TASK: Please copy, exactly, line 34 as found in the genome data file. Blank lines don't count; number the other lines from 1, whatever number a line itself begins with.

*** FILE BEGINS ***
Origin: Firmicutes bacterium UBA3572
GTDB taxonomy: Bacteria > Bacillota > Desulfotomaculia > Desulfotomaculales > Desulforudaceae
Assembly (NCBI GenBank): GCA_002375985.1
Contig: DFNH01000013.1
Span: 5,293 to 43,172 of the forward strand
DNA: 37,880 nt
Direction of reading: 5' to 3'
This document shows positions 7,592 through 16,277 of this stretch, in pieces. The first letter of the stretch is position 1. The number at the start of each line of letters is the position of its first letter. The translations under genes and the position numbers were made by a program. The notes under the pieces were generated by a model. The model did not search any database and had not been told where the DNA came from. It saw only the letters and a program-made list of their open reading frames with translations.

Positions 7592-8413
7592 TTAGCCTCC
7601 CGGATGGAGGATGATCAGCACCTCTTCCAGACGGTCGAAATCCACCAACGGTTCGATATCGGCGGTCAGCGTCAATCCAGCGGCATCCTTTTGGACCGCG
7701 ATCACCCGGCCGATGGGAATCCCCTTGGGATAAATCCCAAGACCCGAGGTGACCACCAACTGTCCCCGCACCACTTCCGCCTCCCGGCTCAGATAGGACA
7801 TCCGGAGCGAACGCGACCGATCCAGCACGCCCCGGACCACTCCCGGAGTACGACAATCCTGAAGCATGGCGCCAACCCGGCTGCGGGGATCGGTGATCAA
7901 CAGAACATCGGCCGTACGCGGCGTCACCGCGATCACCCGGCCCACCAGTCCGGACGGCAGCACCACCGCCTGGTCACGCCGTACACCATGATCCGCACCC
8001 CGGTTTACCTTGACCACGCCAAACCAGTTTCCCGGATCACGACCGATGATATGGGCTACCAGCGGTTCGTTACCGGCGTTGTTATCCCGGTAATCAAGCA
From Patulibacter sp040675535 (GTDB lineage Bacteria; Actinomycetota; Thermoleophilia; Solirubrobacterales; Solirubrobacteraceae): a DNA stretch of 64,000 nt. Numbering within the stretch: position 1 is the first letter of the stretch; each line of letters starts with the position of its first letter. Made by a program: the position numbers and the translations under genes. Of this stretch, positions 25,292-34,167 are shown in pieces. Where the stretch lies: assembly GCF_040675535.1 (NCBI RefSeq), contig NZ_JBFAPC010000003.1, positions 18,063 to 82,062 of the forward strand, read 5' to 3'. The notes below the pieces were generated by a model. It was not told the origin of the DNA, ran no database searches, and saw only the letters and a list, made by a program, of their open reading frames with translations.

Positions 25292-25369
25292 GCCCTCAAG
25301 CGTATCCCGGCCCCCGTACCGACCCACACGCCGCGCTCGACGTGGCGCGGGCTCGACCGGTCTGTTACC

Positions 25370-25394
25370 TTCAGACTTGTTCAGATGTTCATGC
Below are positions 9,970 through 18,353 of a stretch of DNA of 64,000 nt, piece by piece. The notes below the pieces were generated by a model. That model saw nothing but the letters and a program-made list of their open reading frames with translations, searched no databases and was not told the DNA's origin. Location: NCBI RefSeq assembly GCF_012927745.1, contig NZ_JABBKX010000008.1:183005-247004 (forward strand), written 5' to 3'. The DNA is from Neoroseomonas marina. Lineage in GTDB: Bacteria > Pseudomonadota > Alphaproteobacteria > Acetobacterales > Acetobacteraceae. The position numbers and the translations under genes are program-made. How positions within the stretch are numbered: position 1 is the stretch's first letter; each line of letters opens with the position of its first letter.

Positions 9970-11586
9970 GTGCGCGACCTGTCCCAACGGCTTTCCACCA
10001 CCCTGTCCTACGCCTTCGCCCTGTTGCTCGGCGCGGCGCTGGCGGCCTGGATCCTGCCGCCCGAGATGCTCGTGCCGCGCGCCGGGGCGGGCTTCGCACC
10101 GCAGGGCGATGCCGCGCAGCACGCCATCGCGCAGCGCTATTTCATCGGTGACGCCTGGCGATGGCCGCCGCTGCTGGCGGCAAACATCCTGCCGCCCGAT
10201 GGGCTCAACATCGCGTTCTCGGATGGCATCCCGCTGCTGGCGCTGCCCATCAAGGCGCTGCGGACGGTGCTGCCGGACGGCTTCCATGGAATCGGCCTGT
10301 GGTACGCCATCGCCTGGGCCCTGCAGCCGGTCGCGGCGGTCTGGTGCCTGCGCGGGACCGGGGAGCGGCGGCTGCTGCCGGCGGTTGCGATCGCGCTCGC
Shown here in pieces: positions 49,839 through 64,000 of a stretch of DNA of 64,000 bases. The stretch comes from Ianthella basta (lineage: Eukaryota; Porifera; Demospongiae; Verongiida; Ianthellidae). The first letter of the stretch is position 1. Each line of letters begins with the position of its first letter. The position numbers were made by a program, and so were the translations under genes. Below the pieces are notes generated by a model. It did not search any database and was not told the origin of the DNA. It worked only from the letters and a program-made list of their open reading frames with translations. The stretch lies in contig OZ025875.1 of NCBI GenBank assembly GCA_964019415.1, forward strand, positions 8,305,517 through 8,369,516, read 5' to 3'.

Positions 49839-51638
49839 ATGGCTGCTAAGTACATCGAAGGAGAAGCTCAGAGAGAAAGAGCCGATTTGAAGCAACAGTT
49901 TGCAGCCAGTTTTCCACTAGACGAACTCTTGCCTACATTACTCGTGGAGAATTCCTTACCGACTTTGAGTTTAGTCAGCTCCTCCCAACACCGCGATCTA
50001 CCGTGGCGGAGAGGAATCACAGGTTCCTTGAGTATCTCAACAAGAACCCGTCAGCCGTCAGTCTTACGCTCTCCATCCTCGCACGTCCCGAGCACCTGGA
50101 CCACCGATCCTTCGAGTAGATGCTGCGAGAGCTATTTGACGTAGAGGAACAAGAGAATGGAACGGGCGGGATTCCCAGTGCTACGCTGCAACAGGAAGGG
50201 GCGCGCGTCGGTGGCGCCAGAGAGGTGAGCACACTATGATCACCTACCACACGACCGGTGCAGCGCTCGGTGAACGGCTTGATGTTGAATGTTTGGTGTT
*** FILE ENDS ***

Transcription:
50101 CCACCGATCCTTCGAGTAGATGCTGCGAGAGCTATTTGACGTAGAGGAACAAGAGAATGGAACGGGCGGGATTCCCAGTGCTACGCTGCAACAGGAAGGG